-      Research: You will have the opportunity to deliver a rigorous programme of scientific research.

-      Applied practice: You will be supported to design and deliver an applied intervention.

-      External engagement: You will be supported in promoting the impact of this work to a wider network (e.g. to national governing bodies, presenting at international conferences, etc.).

As a PhD student at the University of Stirling, you will have access to state-of-the-art sports and research facilities to conduct the research. The University of Stirling is ‘Scotland’s University of Sporting Excellence’ and was crowned by The Times and Sunday Times Good University Guide as ‘UKs Sports University of the Year’ (2020). The Lawn Tennis Association has a National Academy on the Stirling campus, and the National Swimming Academy, SportScotland, Commonwealth Games Scotland, Scottish Swimming, Triathlon Scotland and the Scottish Football Association Central Area are also located on campus.

Informal enquiries can be made directly to the lead supervisor, Dr Pete Coffee, to [Email Address Removed]. Dr Chris Hartley will be an equal co-supervisor and will lead on the applied nature of the project.

To apply, applicants are asked to attach all relevant documentation listed below in a single email to [Email Address Removed] using the subject header ‘SI-Flex’. Documents to attach include:

·       Academic Transcript(s) and Degree Certificate(s): Final degree transcripts including grades and degree certificates (and official translations, if needed) - scanned copy in colour of the original documents.

·       References: Two references on headed paper (academic and/or professional). At least one reference must be academic. The other can be academic or professional. These should also be signed by the referee. If your referees would prefer to provide confidential references direct to the University then we can also accept the reference by email, from the referee’s official university or business email account to [Email Address Removed] clearly labelling the reference ‘SI-Flex’.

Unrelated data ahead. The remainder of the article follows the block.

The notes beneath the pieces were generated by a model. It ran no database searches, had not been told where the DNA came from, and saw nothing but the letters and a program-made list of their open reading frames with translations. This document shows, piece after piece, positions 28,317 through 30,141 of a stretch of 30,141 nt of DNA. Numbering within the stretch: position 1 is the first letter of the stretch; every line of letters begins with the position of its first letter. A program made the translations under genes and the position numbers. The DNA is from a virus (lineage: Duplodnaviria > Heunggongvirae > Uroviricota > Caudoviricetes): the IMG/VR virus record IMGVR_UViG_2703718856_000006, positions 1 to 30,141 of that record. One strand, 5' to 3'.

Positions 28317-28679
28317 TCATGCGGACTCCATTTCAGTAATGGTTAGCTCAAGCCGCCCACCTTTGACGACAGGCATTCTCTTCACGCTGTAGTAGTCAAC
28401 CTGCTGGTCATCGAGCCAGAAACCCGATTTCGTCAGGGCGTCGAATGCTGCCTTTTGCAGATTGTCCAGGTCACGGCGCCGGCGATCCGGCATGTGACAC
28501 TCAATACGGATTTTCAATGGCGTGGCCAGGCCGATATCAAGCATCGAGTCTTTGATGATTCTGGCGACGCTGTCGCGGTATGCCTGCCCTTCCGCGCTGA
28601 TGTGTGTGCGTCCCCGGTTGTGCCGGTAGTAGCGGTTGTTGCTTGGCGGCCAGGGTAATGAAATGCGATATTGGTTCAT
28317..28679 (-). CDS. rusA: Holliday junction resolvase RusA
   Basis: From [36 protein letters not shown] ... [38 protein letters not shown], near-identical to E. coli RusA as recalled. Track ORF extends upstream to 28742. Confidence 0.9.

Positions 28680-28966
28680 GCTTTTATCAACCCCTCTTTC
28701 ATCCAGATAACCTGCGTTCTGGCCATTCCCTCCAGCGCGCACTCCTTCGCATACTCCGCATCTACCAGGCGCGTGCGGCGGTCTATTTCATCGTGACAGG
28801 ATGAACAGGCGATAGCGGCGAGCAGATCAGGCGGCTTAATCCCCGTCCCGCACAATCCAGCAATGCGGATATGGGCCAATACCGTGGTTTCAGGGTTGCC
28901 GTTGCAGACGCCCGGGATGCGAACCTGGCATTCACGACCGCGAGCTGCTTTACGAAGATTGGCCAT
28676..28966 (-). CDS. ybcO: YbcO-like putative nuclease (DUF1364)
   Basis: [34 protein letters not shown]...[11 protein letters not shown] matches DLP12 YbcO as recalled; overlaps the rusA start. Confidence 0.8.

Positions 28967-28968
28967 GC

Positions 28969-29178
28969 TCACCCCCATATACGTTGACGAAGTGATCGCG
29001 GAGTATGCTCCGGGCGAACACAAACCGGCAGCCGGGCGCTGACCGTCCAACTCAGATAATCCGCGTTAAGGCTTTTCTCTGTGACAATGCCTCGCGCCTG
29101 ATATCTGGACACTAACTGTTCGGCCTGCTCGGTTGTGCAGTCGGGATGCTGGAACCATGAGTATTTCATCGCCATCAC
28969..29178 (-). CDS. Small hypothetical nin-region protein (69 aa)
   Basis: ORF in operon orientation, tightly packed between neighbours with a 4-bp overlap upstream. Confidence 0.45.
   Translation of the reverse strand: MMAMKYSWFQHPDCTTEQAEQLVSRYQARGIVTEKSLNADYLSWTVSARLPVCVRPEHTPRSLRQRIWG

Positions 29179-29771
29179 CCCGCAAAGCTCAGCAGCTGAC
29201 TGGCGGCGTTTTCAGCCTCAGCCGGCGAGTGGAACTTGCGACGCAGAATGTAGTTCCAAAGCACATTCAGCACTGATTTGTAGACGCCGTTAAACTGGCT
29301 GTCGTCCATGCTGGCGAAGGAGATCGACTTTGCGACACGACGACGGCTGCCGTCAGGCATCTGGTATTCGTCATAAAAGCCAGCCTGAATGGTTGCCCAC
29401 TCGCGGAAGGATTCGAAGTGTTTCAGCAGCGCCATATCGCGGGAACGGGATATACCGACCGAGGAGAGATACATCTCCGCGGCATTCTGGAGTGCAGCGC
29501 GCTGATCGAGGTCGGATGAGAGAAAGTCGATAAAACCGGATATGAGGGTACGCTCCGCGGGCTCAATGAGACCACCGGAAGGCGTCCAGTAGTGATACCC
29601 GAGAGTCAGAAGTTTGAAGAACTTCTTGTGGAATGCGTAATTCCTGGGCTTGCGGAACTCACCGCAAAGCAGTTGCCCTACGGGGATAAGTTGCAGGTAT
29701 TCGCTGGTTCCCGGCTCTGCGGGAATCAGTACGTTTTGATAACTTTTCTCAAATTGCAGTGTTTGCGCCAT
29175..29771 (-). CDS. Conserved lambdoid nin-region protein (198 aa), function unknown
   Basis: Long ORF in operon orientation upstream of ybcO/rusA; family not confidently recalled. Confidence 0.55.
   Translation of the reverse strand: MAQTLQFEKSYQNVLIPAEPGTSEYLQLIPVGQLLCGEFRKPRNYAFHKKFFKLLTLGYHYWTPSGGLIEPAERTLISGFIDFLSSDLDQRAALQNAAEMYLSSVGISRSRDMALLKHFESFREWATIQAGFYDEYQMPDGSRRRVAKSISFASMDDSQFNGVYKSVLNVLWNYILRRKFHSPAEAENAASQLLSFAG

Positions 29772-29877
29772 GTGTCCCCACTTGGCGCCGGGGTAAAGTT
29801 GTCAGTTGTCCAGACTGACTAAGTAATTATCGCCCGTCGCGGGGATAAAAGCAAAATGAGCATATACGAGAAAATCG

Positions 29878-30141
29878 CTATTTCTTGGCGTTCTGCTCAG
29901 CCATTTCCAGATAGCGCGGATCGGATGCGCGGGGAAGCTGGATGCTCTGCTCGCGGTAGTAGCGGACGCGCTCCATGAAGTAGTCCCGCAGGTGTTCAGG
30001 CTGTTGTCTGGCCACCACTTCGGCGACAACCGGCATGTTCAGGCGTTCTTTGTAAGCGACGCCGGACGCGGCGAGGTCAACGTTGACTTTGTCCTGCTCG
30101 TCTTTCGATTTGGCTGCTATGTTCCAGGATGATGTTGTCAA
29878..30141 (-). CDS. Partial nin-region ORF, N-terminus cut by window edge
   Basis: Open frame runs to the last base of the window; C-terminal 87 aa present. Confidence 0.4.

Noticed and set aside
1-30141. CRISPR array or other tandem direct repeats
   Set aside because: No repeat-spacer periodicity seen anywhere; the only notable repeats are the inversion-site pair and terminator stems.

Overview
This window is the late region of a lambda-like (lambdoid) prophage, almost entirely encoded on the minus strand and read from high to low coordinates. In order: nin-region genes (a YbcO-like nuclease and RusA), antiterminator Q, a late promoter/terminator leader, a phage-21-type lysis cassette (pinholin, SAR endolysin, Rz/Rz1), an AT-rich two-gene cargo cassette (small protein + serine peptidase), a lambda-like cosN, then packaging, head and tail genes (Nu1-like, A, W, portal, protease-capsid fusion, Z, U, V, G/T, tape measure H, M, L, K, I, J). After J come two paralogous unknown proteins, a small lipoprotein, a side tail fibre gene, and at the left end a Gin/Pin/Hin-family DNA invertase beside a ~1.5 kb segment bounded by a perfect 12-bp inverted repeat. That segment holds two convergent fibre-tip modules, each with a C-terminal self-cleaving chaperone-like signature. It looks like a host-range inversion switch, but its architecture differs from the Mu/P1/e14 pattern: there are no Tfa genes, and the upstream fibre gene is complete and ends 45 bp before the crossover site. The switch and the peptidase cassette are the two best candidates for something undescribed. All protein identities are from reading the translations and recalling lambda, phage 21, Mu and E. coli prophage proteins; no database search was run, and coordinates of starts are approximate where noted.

·       Copy of CV: detailing relevant education and work experience.

·       Applicant Statement: a brief 1-page letter of motivation, outlining your research interests and your thoughts on how you could contribute to our research agenda.


The following resources might be helpful in order to learn more about the theory and ideas underpinning this PhD:
Bühlmayer, L., Birrer, D., Röthlin, P., Faude, O., & Donath, L. (2017). Effects 399 of mindfulness practice on performance-relevant parameters and performance 400 outcomes in sports: A meta-analytical review. Sports Medicine, 47(11), 2309–2321.
Eubank, M., Nesti, M., & Cruickshank, A. (2014). Understanding high performance sport environments: Impact for the professional training and supervision of sport psychologists. Sport and Exercise Psychology Review, 10(2), 30–36.
Gardner, F. L., & Moore, Z. E. (2017). Mindfulness-based and acceptance- based interventions in sport and performance contexts. Current Opinion in Psychology, 16, 180–184.
Gloster, A. T., Klotsche, J., Ciarrochi, J., Eifert, G., Sonntag, R., Wittchen, H. U., & Hoyer, J. (2017). Increasing valued behaviors precedes reduction in suffering: Findings from a randomized controlled trial using ACT. Behaviour Research and Therapy, 91, 64–71.
Hartley, C. (2020). Navigating Subclinical Sport Psychology as a Trainee: A Case Study of Acceptance and Commitment Therapy in Elite Youth Athletics. Case Studies in Sport and Exercise Psychology, 4(S1), 44–53.
Haslam, S.A, Fransen, K., & Boen, F. (2020). The New Psychology of Sport and Exercise: The Social Identity Approach. SAGE Publications.
Hayes, S. C., Strosahl, K. D., & Wilson, K. G. (2009). Acceptance and 453 commitment therapy. American Psychological Association.
Larsen, C. H. (2017). Bringing a knife to a gunfight: A coherent consulting philosophy might not be enough to be effective in professional soccer. Journal of Sport Psychology in Action, 8(2), 121–130.
Noetel, M., Ciarrochi, J., Van Zanden, B., & Lonsdale, C. (2017). Mindfulness and acceptance approaches to sporting performance enhancement: A systematic review. International Review of Sport and Exercise Psychology, 1–37.
Slater, M. J., Coffee, P., Barker, J. B., & Evans, A. L. (2014). Promoting shared meanings in group memberships: A social identity approach to leadership in sport. Reflective Practice, 15(5), 672–685.
White, R.G., Bethell, A., Charnock, L., Leckey, S., & Penpraze, V. (2021). Acceptance and Commitment Approaches for Athletes’ Wellbeing and Performance: The Flexible Mind. Palgrave Macmillan.